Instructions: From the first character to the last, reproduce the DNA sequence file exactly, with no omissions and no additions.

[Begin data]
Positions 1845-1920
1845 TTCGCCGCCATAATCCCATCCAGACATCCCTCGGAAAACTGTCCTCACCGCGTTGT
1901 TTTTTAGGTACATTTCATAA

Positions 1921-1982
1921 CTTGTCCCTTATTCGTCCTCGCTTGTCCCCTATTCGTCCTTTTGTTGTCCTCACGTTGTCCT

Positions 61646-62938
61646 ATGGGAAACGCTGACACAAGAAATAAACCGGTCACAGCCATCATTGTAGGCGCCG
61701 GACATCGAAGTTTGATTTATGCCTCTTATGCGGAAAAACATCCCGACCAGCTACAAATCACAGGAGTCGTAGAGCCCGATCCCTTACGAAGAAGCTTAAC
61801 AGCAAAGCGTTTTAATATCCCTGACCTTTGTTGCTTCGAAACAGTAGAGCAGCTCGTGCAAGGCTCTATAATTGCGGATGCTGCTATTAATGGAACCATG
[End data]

Positions 1845-1920
1845 TTCGCCGCCATAATCCCATCCAGACATCCCTCGGAAAACTGTCCTCACCGCGTTGT
1901 TTTTTAGGTACATTTCATAA

Positions 1921-1982
1921 CTTGTCCCTTATTCGTCCTCGCTTGTCCCCTATTCGTCCTTTTGTTGTCCTCACGTTGTCCT

Positions 61646-62938
61646 ATGGGAAACGCTGACACAAGAAATAAACCGGTCACAGCCATCATTGTAGGCGCCG
61701 GACATCGAAGTTTGATTTATGCCTCTTATGCGGAAAAACATCCCGACCAGCTACAAATCACAGGAGTCGTAGAGCCCGATCCCTTACGAAGAAGCTTAAC
61801 AGCAAAGCGTTTTAATATCCCTGACCTTTGTTGCTTCGAAACAGTAGAGCAGCTCGTGCAAGGCTCTATAATTGCGGATGCTGCTATTAATGGAACCATG